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  • richardmitnick 2:33 pm on January 17, 2019 Permalink | Reply
    Tags: , , , , , prototype Schwarzschild-Couder Telescope (pSCT), , Whipple Observatory in Arizona   

    From UC Santa Cruz: “Scientists to inaugurate a new type of gamma ray telescope at Whipple Observatory” 

    UC Santa Cruz

    From UC Santa Cruz

    January 16, 2019
    Tim Stephens

    The prototype Schwarzschild-Couder Telescope (pSCT) is a novel type of gamma-ray telescope designed for the Cherenkov Telescope Array (CTA). (Photo by Amy Oliver, Fred Lawrence Whipple Observatory, Center for Astrophysics, Harvard & Smithsonian)

    A new type of gamma-ray telescope will be unveiled January 17 in an inauguration event at the Fred Lawrence Whipple Observatory in Amado, Arizona. Expected to see first light in early 2019, the telescope is a prototype Schwarzschild-Couder Telescope (pSCT) designed for the Cherenkov Telescope Array (CTA), the next generation ground-based observatory for gamma-ray astronomy at very high energies.

    David Williams, adjunct professor of physics at UC Santa Cruz, chairs the CTA-US Consortium.

    “The inauguration of the pSCT is an exciting moment for the institutions involved in its development and construction,” Williams said. “The first of its kind in the history of gamma-ray telescopes, the SCT design is expected to boost CTA performance towards the theoretical limit of the technology.”

    The CTA Observatory, for which construction will begin in 2019, will be the world’s largest and most sensitive high-energy gamma-ray observatory, with more than 100 telescopes located in the northern and southern hemispheres.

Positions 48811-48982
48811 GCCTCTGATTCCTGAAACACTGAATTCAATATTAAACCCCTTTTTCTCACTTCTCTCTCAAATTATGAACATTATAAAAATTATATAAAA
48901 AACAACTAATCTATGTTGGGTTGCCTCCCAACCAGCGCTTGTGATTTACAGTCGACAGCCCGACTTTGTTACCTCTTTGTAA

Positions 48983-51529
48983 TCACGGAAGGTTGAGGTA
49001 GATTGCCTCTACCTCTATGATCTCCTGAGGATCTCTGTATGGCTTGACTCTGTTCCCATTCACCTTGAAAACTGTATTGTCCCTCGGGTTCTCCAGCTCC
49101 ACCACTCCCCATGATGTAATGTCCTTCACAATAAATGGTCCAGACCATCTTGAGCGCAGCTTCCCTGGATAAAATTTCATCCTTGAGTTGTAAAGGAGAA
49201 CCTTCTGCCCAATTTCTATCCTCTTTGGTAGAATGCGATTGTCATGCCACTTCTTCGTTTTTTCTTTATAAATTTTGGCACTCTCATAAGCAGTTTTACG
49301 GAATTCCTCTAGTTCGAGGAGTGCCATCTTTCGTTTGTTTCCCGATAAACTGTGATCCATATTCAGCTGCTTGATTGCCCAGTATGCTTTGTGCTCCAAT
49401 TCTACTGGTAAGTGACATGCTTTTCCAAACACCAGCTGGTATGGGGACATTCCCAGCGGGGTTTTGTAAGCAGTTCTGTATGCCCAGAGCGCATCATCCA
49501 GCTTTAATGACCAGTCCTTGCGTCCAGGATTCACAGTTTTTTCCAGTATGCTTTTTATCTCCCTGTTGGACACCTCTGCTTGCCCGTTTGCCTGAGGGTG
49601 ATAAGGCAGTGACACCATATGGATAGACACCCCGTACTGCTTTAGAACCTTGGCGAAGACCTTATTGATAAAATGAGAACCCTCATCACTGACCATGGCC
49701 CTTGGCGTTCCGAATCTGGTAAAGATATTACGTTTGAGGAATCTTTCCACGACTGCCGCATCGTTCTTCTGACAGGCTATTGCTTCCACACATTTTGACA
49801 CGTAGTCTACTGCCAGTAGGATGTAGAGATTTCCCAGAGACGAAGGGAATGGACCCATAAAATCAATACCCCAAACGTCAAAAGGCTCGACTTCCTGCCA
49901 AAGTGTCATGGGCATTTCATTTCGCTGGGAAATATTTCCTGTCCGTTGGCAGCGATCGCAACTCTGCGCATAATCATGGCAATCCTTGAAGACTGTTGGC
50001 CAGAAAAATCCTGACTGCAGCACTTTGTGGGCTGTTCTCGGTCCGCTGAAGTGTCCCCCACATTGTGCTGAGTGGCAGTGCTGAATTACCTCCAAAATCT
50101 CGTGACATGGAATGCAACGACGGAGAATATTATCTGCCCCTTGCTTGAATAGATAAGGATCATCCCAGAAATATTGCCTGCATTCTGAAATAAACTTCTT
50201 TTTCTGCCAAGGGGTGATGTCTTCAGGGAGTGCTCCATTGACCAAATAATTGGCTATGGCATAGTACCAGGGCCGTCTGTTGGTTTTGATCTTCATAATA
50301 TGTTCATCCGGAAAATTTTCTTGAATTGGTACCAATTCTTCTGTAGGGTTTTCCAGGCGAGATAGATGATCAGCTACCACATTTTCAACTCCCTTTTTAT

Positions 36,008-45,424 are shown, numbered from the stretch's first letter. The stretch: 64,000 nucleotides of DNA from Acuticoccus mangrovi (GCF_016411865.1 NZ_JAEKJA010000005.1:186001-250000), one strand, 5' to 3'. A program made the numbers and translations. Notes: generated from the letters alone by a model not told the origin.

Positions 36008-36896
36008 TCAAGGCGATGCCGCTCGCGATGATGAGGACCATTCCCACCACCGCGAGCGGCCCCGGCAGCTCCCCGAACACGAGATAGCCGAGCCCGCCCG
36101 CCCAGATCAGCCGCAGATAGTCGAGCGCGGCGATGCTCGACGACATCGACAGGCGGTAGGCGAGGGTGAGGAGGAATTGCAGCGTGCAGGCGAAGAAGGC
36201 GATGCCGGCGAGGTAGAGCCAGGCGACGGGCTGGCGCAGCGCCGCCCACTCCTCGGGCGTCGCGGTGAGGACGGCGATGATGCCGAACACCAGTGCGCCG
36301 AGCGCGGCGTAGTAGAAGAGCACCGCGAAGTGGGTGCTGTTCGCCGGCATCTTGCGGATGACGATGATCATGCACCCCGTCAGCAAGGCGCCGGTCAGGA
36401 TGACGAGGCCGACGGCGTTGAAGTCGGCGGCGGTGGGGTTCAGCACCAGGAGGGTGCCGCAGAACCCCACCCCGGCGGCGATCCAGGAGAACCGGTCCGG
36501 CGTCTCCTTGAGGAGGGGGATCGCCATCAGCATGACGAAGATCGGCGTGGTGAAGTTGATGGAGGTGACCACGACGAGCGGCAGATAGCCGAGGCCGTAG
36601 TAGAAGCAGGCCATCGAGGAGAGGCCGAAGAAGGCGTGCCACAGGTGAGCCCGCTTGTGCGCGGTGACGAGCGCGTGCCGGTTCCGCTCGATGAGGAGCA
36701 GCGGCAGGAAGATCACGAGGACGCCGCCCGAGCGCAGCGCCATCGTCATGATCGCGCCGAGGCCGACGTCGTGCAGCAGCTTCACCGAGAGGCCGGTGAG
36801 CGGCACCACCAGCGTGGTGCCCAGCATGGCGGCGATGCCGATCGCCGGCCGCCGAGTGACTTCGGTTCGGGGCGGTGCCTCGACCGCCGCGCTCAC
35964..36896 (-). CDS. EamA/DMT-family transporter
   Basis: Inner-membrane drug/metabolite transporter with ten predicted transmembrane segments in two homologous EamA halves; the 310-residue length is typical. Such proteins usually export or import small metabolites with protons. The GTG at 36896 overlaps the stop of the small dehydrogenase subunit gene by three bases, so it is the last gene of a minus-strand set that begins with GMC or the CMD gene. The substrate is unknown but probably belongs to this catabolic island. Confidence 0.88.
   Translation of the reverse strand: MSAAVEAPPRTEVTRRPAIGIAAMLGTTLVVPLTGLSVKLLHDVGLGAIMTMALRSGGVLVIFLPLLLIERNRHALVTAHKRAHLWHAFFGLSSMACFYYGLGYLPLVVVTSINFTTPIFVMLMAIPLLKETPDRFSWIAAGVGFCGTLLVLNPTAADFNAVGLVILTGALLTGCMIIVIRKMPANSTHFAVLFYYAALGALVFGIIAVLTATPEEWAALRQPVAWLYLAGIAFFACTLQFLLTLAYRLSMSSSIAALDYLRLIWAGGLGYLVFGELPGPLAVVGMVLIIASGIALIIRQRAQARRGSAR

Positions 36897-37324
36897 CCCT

The 9.7-meter aperture pSCT is a pathfinder telescope for use in the CTA and exploits a novel optical design. Its complex dual-mirror optical system improves on the single-mirror designs traditionally used in gamma-ray telescopes by dramatically enhancing the optical quality of their focused light over a large region of the sky, and by enabling the use of compact, highly-efficient photo-sensors in the telescope camera.

    “Ultimately, the SCT is designed to improve CTA’s ability to detect very-high-energy gamma-ray sources, which may also be sources of neutrinos and gravitational waves,” said Vladimir Vassiliev, principal investigator of the pSCT. “Once the SCT technology is demonstrated at FLWO, it is hoped that SCTs will become a part of at least one of the two CTA arrays, located in each of the northern and southern hemispheres.”

    The CTA Observatory (CTAO) will consist of 118 telescopes of three different sizes and is expected to detect sources of gamma rays in the energy range 20 GeV to 300 TeV, with about ten times increased sensitivity compared to any current observatory. Notable for providing improved gamma-ray angular resolution and its very-high-resolution camera (more than 11,000 pixels), the SCT is proposed for the medium-sized CTA telescopes and will primarily contribute to the middle of CTA’s energy range (80 GeV to 50 TeV).